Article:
Ask any budding entrepreneur for what they need the most, and you will get the answer along with the lines, “we want talented people and we need them fast’’.
Even a well-established company that laid out strategies for rising can find themselves scrambling without the right workforce in the face of fastest-growing competition, and expanding customer base.
To help the organization run smoothly, leaders excitedly recruit people from junior to senior positions to perform numerous functions. Particularly, in the case of start-ups, leaders furiously look towards their own networks, or post job vacancies, or let the recruiters explore the wider database in the hope of quick hiring. Looking through thousands of resumes or bringing in too many candidates on the interview table is the last way a founder wants to spend his time.
Meanwhile, volume hiring has its own set of challenges that are to be tackled differently than filling a one-off position. Perhaps, tracking a few recruitment metrics and improving upon them are the initial steps that leaders would take to ensure that their efforts don’t put a detrimental strain on the organization’s resources.
Well, now the question is framed this way. In the data-obsessed world, what metrics shall matter the most in volume hiring? Here are they:
1. Time Metrics
In volume hiring, the availability of time weighs. For each lost day, the organization is also losing revenue. As per a report by SHRM, the average time taken to fill a position is 42 days. Ideally, it is the length of time that starts from the first day of the job posting to the final day of offer acceptance. This metric offers a realistic view for leaders to assess how fast the candidates in the pipeline are moving to hit the company’s hiring goals.
Particularly for volume hiring, calculating the TTF (time taken to fill the positions) and then optimizing it will ultimately measure the hiring efficiency and improve the overall candidate experience.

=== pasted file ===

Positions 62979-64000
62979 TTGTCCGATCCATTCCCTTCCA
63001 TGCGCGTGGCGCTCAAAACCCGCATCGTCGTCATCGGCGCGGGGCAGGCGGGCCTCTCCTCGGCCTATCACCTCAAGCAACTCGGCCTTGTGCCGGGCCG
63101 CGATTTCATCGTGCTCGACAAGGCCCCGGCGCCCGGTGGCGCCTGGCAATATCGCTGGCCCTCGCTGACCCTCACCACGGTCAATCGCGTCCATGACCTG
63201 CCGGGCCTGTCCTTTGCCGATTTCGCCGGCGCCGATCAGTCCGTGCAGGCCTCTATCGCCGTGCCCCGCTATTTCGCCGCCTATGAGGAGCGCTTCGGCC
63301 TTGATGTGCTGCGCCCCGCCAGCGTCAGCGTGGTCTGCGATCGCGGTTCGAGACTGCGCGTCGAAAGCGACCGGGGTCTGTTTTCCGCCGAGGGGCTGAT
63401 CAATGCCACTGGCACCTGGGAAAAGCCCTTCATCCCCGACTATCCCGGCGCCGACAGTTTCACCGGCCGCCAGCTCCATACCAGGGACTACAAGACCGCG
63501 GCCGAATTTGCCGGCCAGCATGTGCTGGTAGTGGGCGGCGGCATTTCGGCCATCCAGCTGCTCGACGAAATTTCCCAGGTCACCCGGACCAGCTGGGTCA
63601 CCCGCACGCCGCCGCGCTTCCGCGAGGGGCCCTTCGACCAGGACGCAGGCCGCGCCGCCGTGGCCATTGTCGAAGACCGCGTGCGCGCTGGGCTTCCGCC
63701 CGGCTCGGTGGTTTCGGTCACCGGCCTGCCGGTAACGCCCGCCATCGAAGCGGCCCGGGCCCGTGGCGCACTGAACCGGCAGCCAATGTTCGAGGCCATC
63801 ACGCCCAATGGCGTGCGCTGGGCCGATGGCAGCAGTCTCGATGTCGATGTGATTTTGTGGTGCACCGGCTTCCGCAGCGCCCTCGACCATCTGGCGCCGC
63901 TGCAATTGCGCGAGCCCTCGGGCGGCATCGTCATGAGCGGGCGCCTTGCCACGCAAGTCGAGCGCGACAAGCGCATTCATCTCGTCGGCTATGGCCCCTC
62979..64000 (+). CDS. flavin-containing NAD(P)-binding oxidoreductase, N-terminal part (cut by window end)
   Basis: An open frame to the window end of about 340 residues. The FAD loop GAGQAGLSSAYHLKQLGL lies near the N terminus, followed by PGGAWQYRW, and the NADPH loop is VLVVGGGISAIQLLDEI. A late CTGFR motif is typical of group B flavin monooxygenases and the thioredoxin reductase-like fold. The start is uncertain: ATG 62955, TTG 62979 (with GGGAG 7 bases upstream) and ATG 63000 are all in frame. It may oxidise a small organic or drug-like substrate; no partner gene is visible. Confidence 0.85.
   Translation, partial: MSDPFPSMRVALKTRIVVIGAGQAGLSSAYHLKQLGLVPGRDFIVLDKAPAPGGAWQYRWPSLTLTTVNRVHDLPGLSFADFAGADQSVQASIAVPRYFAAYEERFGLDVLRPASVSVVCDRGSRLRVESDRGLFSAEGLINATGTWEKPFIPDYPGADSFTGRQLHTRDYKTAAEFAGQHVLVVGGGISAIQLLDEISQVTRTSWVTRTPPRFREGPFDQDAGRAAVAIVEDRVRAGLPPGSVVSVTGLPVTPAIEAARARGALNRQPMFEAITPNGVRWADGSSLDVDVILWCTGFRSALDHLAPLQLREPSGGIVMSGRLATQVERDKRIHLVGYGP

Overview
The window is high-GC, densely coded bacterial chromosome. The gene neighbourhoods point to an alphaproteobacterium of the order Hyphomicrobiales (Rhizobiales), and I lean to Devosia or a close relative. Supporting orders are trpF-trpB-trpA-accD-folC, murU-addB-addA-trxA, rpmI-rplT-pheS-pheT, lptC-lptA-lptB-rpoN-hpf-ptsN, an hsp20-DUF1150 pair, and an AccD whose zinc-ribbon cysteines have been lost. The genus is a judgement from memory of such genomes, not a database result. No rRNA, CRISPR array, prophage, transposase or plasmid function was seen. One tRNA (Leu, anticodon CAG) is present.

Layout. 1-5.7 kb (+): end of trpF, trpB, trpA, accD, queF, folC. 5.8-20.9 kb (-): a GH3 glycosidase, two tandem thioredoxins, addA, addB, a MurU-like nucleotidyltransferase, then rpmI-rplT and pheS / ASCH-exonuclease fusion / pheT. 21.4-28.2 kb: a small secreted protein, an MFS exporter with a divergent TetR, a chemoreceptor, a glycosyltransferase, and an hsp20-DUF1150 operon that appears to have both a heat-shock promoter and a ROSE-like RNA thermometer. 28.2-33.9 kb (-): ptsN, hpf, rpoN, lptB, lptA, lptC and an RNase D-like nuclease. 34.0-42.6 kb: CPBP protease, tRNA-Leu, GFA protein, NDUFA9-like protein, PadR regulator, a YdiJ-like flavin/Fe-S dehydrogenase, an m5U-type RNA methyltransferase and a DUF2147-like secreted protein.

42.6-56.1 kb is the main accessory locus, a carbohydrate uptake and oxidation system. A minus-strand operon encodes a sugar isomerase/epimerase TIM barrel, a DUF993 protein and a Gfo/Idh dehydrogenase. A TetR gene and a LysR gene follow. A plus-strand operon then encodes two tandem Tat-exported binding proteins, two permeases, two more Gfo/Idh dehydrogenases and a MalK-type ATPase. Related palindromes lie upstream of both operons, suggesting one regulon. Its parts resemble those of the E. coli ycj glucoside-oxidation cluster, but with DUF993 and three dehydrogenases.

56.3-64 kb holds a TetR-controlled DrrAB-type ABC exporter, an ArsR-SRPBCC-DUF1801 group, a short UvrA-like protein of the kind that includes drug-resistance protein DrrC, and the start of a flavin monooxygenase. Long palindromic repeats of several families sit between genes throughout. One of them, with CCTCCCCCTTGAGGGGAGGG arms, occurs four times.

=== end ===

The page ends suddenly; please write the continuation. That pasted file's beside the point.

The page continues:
2. Offer Acceptance Rate
Another Important metric is the rate of job offer acceptance by candidates. Such a rate is calculated by dividing the number of accepted offers by the total job offers extended by the recruiters. Its value indicates that up to which extent your efforts are meeting your hiring targets. If this rate occurs low, you shall re-look at your approach and fix the problems.
Recruiters understand that merely filling the candidate pipeline with the applicant is not their target. Importantly, their job gets done ‘well’ when maximum candidates are accepting their offer.
3. Job Application Time
This high recruitment metric is calculated by knowing the time required by a candidate to fill the job application. If the application is complex or has multiple steps paired with the slow functioning website then lesser applicants will turn up.
More likely, most of them would refrain from applying or leave it mid-way. As per a study, the applicant’s count can rise over 300% when the application time is 5 minutes or shorter. To leverage, make the application shorter and sweeter. Whenever it becomes necessary to keep it in layers, ensure that the applicants can save and retrieve information with each step.
4. Cost Involved Per Applicant
Undeniably, cost and quality aspects have varied versions depending on each hiring organization. As such, it certainly impacts their business bottom line and goals. Conventionally, recruiters’ salaries, and advertising costs, followed by the cost of screening and interviewing are calculated against each quality hire. Doing so will enable you in fixing benchmarks for measuring the cost incurred per hire.
5. Utility Metrics
Further, organizations also calculate the selection ratio by comparing the number of candidates hired with the total number of candidates. It helps them to measure and evaluate the utility of the recruitment tool or model or process in practice, identify loopholes and therefore, facilitate prediction followed by decision making.
6. Source of Hire
From where do you get the most authentic talent? Yes, it can be either internal or external or both sources. But all sources cannot perform equally well in all situations. Particularly, for filling the volume of positions, recruiters cannot simply rely on either of the aforesaid pool. They would look for an ‘all-inclusive’ way out. However, calculating ‘source of hire’ metrics enable them to identify which source performs in what way in the given situation. It facilitates their decision-making in identifying which ‘source to resort to’ for all future hiring purposes.
7. Return on Investment
In business, calculating ROI or turnover makes sense every time, and of course, recruitment is not an exception. It let the hiring team judge all the cost, time, and energy that they comprehensively put into performing volume hiring.
Essentially, in the data-focused world, you have to learn to play with stats and must love at least this much of mathematics. Well, it’s high time to sit with numbers and calculators to set the right benchmarks.